image by recursive subdivision of a view until regions are attained that is trivial
to evaluate. Similarly, if the view is simple to compute effectively then it is
rendered; else it is split into tiny parts which are likewise evaluated for
simplicity. This is a algorithm with run-time of O(np), where *p* is the
number of pixels in the viewport and *n* is the number of polygons.

The
inputs for Warnock algorithm are detail of polygons and a viewport. The good
case is that if the detail of polygons is very simple then creates the polygons
in the viewport. The continuous step is to divide the viewport into four
equally sized quadrants and to recursively identify the algorithm for each
quadrant, with a polygon list changed such that it contains polygons that are
detectable in that quadrant.

**Fig.3.5.
Warnock algorithm**

1. Initialize
the region.

2. Generate
list of polygons by sorting them with their z values.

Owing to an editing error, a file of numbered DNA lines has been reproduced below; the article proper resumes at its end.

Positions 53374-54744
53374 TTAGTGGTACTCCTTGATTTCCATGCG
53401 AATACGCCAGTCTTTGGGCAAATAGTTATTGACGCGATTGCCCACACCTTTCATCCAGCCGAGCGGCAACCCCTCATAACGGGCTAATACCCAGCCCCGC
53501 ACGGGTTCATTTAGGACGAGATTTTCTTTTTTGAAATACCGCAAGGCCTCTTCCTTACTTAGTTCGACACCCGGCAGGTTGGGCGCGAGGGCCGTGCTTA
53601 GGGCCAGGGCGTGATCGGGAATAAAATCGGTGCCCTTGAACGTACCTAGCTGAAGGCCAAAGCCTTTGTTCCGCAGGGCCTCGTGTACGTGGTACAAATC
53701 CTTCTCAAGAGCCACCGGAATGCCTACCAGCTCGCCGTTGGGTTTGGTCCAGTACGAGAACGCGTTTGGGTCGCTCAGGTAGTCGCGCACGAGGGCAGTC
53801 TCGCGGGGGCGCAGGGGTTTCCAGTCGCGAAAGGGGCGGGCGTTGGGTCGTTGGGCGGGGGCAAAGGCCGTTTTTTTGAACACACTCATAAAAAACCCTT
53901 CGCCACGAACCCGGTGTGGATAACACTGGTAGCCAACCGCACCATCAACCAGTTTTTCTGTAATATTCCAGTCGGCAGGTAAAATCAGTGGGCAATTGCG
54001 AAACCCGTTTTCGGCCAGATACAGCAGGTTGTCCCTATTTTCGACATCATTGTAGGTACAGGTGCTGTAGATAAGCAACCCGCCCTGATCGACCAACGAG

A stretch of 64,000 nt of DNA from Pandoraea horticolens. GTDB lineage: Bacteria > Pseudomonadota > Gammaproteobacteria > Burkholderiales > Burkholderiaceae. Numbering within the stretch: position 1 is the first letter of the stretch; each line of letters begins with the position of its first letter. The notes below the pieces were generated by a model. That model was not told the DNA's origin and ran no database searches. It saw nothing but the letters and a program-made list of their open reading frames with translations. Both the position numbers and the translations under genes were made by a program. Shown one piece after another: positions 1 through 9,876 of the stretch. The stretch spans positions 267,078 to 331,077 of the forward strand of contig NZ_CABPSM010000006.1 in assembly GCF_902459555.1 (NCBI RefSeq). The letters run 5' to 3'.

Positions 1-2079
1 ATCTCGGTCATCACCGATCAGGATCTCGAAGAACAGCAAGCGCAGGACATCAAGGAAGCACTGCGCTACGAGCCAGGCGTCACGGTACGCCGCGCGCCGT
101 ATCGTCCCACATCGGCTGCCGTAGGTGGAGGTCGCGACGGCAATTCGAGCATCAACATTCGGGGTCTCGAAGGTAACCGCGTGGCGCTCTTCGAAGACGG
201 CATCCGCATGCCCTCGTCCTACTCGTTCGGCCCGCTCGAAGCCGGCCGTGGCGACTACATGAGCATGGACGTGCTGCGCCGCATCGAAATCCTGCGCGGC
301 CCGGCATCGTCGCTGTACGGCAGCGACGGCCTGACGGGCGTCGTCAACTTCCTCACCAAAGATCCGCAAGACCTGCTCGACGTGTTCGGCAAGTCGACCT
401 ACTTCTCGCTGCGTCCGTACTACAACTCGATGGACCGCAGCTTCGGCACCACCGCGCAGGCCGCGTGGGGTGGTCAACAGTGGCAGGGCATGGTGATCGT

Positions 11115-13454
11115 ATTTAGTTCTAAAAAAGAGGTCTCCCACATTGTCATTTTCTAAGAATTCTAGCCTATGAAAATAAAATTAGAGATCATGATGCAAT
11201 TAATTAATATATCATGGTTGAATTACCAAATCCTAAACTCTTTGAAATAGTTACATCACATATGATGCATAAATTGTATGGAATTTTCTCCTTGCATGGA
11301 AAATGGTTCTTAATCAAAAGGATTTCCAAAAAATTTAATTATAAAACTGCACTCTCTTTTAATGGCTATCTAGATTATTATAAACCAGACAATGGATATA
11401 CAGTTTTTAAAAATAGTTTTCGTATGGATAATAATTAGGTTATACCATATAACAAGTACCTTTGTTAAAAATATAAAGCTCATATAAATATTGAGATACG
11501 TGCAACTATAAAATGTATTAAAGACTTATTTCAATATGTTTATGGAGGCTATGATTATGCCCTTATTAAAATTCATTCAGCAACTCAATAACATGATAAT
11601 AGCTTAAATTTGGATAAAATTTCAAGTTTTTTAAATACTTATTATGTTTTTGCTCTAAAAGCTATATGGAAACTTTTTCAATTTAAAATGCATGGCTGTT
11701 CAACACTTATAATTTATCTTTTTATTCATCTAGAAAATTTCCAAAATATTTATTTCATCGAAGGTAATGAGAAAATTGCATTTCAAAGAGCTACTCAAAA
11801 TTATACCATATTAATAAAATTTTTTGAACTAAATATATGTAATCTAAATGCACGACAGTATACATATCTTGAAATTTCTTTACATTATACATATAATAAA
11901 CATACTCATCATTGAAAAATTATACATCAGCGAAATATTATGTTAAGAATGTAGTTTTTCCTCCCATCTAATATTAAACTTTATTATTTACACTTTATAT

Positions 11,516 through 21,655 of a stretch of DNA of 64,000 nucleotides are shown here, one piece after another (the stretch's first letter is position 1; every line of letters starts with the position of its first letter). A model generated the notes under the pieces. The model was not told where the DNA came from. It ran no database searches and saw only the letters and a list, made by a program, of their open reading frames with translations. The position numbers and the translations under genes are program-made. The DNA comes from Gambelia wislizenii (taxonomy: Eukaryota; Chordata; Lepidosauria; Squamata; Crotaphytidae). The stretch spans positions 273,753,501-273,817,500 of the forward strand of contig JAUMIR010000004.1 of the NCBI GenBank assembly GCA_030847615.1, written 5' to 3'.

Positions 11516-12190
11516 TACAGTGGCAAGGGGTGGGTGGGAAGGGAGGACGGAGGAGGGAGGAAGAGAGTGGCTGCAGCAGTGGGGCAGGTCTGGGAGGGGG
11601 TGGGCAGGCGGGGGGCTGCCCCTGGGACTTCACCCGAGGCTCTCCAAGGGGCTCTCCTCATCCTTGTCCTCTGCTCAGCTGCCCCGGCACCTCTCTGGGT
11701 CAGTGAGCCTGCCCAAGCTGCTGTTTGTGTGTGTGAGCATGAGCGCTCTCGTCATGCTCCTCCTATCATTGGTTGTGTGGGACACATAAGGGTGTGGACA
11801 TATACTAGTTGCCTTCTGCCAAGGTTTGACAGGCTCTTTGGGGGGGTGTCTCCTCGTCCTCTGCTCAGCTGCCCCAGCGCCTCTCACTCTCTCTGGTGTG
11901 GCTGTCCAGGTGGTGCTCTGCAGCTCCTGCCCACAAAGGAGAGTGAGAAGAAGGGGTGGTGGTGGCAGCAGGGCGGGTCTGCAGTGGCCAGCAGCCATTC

3. Remove
polygons which are outside the area.

4. Identify
relationship of each polygon.

5. Execute
visibility decision analysis:

a)Fill
area with background color if all polygons are disjoint,

b)Fill
entire area with background color and fill part of polygon contained in area
with color of polygon if there is only one contained polygon,

c) If
there is a single surrounding polygon but not contained then fill area with
color of surrounding polygon.

d)Set
pixel to the color of polygon which is closer to view if region of the pixel
(x,y) and if neither of (a) to (d) applies calculate z- coordinate at pixel
(x,y) of polygons.

6. If
none of above is correct then subdivide the area and Go to Step 2.

**Hidden
Solid Removal**

The hidden solid removal issue involves
the view of solid models with hidden line or surface eliminated. Available
hidden line algorithm and hidden surface algorithms are useable to hidden solid
elimination of B-rep models.

The
following techniques to display CSG models:

1. Transfer
the CSG model into a boundary model.

2. Use
a spatial subdivision strategy.

3. Based
on ray sorting.

**1.Ray-Tracing algorithm**